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No country can afford to ignore the war in Ukraine – visits by China and Japan to Moscow and Kyiv prove that

Japanese Prime Minister Fumio Kishida, centre, arruves in Kyiv  (Ukrainian Foreign Ministery Press Office)
Japanese Prime Minister Fumio Kishida, centre, arruves in Kyiv (Ukrainian Foreign Ministery Press Office)

While Vladimir Putin was meeting his “dear friend” Xi Jinping in Moscow, the Japanese prime minister, Fumio Kishida, was 500 miles away in Kyiv showing his country’s solidarity with Ukraine.

The presence of the two Asian leaders in the rival capitals illustrated the global impact of this conflict in the heart of Europe, with old strategic alliances being strengthened and new ones being formed.

For Japan, which currently holds the presidency of the G7, it is a sign of a more robust foreign and defence policy, alongside a major rearmament programme underway for its military – as Tokyo responds to an increasingly uncertain and dangerous world.

Japan has provided the government of Volodymyr Zelensky with humanitarian, financial and defensive, non-lethal military aid following the invasion. It has also been a strong supporter of Western sanctions against Moscow and backed investigations into Russian war crimes.

Kishida visited a church in Bucha, the town near Kyiv – which suffered Russian atrocities – and laid flowers for the victims. “The world was astonished to see innocent civilians in Bucha killed one year ago: I am outraged by the cruelty. I represent the Japanese citizens to express my condolences to those who lost their lives... we will maximum support to Ukraine to restore peace,” said the prime minister.

In a recent speech, Kishida declared: “Russia’s aggression against Ukraine has marked the complete end of the post-Cold War world. It has come to light that globalisation and interdependence alone cannot serve as a guarantor for peace and development across the globe.”

Beijing, he said, posed a similar danger with its threats to invade Taiwan: “China has some visions and claims on the international order that diverge from ours and that we can never accept.”

Tokyo has its own territorial dispute with Russia, going back to the end of the Second World War, over the Kuril islands in the North Pacific. The Kremlin has been increasingly flexing its muscle over the standoff. On Wednesday, with Xi in Moscow and Kishida in Kyiv, two Russian nuclear-capable bombers – escorted by fighters – flew over the Sea of Japan. The Ministry of Defence in Moscow said in a statement that the flight had been “carried out in strict compliance with international law and taken place over neutral waters”.

Russia started placing coastal defence missile systems in the Kurils last December. Japanese defence officials believed at the time that this was due to be followed by the stationing of a hypersonic missile system. The missiles, however, are believed to have been diverted to Ukraine instead.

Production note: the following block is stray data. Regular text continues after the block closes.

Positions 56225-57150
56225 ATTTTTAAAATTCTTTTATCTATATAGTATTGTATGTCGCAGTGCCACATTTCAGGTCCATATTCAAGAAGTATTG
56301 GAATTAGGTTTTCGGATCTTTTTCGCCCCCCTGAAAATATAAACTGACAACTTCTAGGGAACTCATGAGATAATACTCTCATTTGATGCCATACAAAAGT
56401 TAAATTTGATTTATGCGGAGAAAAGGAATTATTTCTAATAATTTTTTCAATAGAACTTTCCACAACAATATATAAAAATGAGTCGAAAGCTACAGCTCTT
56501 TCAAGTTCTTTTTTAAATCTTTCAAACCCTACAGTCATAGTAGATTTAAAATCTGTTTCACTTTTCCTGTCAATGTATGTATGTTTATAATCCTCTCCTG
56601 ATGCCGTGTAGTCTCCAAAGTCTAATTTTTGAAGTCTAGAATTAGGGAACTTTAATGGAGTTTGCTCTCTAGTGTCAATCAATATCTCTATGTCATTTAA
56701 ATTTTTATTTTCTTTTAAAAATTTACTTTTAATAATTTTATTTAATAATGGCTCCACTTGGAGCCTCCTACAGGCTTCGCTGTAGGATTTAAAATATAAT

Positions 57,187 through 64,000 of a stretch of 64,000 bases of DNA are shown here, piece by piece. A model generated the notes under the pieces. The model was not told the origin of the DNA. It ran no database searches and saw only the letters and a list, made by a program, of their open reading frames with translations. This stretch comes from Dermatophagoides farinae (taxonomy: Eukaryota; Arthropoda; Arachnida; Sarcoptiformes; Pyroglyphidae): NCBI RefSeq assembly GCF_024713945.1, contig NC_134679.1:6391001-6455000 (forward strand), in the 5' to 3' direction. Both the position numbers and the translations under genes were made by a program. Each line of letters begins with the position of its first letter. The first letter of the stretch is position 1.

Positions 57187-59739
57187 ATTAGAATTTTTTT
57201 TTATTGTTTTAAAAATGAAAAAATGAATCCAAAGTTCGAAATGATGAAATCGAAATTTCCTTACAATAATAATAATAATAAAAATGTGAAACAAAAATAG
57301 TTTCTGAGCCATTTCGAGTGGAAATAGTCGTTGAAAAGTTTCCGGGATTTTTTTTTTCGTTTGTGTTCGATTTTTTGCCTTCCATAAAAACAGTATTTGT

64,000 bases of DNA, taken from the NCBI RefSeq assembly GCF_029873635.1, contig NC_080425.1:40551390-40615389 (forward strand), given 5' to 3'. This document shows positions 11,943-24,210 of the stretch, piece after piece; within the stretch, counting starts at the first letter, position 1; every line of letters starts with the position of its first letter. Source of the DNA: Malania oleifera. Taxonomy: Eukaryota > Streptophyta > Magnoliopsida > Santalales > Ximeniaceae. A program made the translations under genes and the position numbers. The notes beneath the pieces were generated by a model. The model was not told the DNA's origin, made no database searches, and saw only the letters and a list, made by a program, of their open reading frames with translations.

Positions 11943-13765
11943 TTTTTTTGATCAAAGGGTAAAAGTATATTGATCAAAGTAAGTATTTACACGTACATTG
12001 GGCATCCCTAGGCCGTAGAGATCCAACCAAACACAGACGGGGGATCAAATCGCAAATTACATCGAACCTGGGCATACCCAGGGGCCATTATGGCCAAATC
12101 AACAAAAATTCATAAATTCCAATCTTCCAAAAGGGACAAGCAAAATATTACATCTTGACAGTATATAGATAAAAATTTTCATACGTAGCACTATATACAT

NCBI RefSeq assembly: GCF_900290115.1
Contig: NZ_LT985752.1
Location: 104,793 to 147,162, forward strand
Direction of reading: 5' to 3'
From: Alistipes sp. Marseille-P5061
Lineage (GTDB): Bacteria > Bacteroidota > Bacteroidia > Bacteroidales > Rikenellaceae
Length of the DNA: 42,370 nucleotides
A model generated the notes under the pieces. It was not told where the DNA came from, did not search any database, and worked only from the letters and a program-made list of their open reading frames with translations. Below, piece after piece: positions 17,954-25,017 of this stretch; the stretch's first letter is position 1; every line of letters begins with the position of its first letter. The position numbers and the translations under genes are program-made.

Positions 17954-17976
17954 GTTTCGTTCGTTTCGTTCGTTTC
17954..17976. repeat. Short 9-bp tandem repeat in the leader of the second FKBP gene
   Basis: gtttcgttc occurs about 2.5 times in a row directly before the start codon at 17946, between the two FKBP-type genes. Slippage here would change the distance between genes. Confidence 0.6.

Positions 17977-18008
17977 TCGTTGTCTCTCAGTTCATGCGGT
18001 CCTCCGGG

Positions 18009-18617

China recently fired the Dongfeng-17 mobile hypersonic system during military exercises near Taiwan, in yet another round of sabre-rattling. Last year Beijing successfully tested a nuclear-capable hypersonic missile which circumnavigated the world. US officials reportedly said at the time “we have no idea how they did this”.

These are the type of advanced weapons Russia would ideally like to get from China with its own stock of hypersonic missiles running low. It should be stressed, however, that Western intelligence sources say they have no indication, for now, that China is supplying Moscow with arms for the war.

China has its own dispute with Japan, over the ownership of the Senkaku Islands in the East China Sea, which China calls the Diaoyu Islands. Beijing had supported the Soviet Union over the Kurils in the 1950s, before switching sides following the Sino-Soviet border clashes in the 1960s. In July 2021, amid fractious relations with Tokyo, there was another change by Beijing with a flip-back to accepting Russian sovereignty.

In October 2022, Ukraine, which had until then shown no interest in a quarrel over islands on the other side of the world, passed a parliamentary vote recognising the Kurils as Japanese and condemning “illegal occupation” by Russia.

The Japanese prime minister’s visit to Ukraine is part of a complex diplomatic picture. He travelled to Kyiv from India where he had been on a two-day visit. The two countries, strong allies, are part of the “Quadrilateral” group along with the US and Australia is a counter-balance to rising Chinese hegemony.

At the same time India, which holds the presidency of the G20, has been buying oil Russia has been forced to sell on the cheap due to Western sanctions. Narendra Modi’s government has also abstained on UN votes condemning Russia over the Ukraine war.

Criticism from the West over this has been notably muted – the US sees India as a key ally against China as the Biden administration continues with its Indo-Pacific tilt.

Realpolitik, in the end, wins the day.